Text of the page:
What I like about Chicago is that it wears so well. You read about the coming of yet another landmark skyscraper and wonder if Michigan Avenue will soon be listing toward the lake; but then you go back and find that the ''city of broad shoulders'' still remembers its past, still protects its aged buildings, and still roots for a team (the Cubs) that plays in an ivy-walled park without lights.
Even though it has three of the five tallest buildings in the United States and some of the country's flossiest downtown shopping atriums, Chicago will always be 1930 to me. Indeed the windows of Neiman-Marcus on Michigan Avenue were done in a 1930s motif when I passed by the other day, a salute to the movie ''The Natural,'' which has a number of Edward Hopperesque Chicago scenes.
I can't deny I am intrigued by the new buildings as well, for who does them better than Chicago? It was a lark one morning to zip up to the 94th floor of the Hancock Center and have the whole wraparound deck to myself, a shining view from lake to prairie. Only a few minutes later I was back to earth, directly across Michigan Avenue, enjoying the budding green calm of a church cloister, which seemed miles and not just yards removed from the Fifth Avenue of the Middle West.
Chicago is forever compared with New York. In an indelicate, put-down piece years ago, A. J. Liebling called it the Second City, but maybe now that Los Angeles has moved into the No. 2 position behind New York in population, Chicago can relax with its own identity. Surely it has its own rhythms and quirks, and the only one that gave me any difficulty this trip was the scheduling of its excellent and varied museums.
Setting out one Friday afternoon for the Institute of Art, my companion and I arrived at the twin lions in front at 3:40, only to learn that the museum would be closing in 50 minutes. Alas, 4:30 is a common closing hour in Chicago. We came back the next day to give the institute its due and, passing up a new show, headed straight for the second-floor European art treasures.
In a small, gemlike gallery, the Bartlett Memorial Collection residing there is getting more attention than usual these days. Dominating a wall opposite the entrance is the large and dazzling ''Sunday Afternoon on the Island of La Grande Jatte,'' by George Seurat. This and El Greco's ''Assumption of the Virgin'' are the principal masterpieces of the museum, but the Seurat is also the inspiration for the new Stephen Sondheim hit musical, ''Sunday in the Park with George.'' We stood around the large pointillist piece, with its parasols and bonnets and boats and scullers, simply happy to have a Saturday in the museum with George.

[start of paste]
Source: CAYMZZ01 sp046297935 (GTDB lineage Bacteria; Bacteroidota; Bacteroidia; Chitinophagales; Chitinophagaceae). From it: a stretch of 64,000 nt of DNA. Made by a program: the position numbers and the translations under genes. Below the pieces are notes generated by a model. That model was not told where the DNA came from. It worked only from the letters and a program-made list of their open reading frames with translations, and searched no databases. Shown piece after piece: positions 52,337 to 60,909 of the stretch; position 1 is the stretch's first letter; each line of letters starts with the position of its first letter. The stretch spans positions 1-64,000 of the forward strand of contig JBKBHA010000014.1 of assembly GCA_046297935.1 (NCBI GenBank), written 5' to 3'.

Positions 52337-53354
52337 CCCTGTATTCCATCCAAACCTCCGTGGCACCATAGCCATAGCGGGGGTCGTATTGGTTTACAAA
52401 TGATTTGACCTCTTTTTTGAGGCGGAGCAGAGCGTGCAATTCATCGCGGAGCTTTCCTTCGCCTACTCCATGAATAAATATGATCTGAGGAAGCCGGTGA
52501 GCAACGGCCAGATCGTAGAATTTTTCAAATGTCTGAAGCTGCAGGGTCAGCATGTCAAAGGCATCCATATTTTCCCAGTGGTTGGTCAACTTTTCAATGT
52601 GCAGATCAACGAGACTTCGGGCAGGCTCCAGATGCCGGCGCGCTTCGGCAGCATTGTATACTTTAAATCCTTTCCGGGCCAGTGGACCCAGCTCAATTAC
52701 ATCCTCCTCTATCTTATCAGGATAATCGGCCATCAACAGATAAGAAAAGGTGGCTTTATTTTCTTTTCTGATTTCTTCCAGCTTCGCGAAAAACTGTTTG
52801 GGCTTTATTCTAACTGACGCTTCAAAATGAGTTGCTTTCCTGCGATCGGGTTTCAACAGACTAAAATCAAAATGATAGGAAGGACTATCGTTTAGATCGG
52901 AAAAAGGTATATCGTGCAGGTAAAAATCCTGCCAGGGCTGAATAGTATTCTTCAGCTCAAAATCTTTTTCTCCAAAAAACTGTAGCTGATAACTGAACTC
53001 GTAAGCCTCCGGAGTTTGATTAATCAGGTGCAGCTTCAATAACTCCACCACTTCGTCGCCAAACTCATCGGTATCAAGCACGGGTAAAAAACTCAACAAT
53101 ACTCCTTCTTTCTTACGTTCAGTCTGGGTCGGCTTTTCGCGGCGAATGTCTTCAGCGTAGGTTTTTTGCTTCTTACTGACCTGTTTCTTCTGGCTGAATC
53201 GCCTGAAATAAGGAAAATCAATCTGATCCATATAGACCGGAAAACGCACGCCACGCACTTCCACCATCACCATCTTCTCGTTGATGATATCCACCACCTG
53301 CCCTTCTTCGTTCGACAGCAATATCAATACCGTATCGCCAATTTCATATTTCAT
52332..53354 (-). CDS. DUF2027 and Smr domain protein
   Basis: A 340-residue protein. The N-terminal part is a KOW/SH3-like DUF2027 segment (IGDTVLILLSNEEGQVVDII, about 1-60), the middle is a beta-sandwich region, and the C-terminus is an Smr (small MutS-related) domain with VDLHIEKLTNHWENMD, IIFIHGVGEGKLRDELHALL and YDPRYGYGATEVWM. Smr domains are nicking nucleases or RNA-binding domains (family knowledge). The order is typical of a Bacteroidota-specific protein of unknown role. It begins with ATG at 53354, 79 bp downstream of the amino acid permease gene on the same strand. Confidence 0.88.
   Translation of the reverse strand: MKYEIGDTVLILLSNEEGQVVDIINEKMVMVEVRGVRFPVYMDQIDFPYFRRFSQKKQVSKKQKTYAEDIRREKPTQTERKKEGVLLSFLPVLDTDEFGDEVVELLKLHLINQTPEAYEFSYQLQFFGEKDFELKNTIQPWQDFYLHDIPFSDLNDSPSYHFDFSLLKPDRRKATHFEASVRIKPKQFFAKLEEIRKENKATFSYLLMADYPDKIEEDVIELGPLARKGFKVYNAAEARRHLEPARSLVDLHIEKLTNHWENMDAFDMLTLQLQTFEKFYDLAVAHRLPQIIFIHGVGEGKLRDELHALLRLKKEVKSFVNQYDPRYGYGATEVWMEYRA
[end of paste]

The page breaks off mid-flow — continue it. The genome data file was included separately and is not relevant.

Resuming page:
Forced to limit my museum hours by time and geography (Chicago's important institutions are spread for 10 miles along the lake), I took a stab at the Chicago Historical Society, on the edge of Lincoln Park, and came up with a winner. This time we arrived at 3:30, knowing there was only an hour to go, and ran through 150 years of city history in a lively, lovely blur. There is an ample exhibit of the 1873 Chicago fire which includes melted plates and charred ginger cookies that survived the storied blaze, along with a Norman Rockwell painting of Mrs. O'Leary's cow about to kick over the lantern. We did a quick cram course on Chicago architecture, the 1893 Columbian Exposition, and the 1933 World's Fair, and held on until the lights went out on a handsome exhibit of Chicago furniture down the years. This vast collection, which includes the rolltop desk of Marshall Field, the department-store baron, and a gaudy platformed, canopied bed from the old Palmer House hotel, will run until Aug. 31 .
Chicago is itself a museum of art and architecture, with a rich variety of public sculptures and historic buildings in full view. There are a number of guided tours to be taken, and among the most ambitious are those put on by the Chicago Architecture Foundation, whose headquarters is at the ArchiCenter, 330 South Dearborn.
Many of Chicago's hotels are reflective of the city's flavor and history, perhaps none more so than the Drake, an 11-story brick pile ideally cornered between the lake and Michigan Avenue. The dowager Drake had fallen on hard times , but a $12 million Hilton renovation since 1981 has brought back much of the old mood and appearance while instilling just enough high-tech convenience. I am a longtime lobby lounger, and the Palm Court was a happy refuge at all hours - reminiscent of the Palm Court in the Plaza in New York - but more comfy and inviting.
Another hotel that smacks of old Chicago is the Ambassador East. Its lasting fame is for the Pump Room, a landmark restaurant that has been gleamingly redecorated but still gives off the air of an old-fashioned Chicago supper club, which it was when Joan Fontaine, Helen Hayes, Frank Sinatra, and Joseph P. Kennedy (a one-time resident) were in the house and dining at table No. 1.
Two of Chicago's greatest assets, sometimes overlooked by the hurried visitor , are the parks and the lake. In what other metropolis can you find a limitless blue body like Lake Michigan lapping at the very edges, or a popular sandy beach like that at Oak Street only a short stroll from the main shops? Zoos are another Chicago blessing, which I learned from my seatmate, a biologist, on a Midway-Metrolink flight from the convenient Midway Airport to New York. She said I had missed something by not visiting Brookfield and Lincoln Park Zoos. But there will be other visits to the ''city of broad shoulders'' - and its surprising museum hours.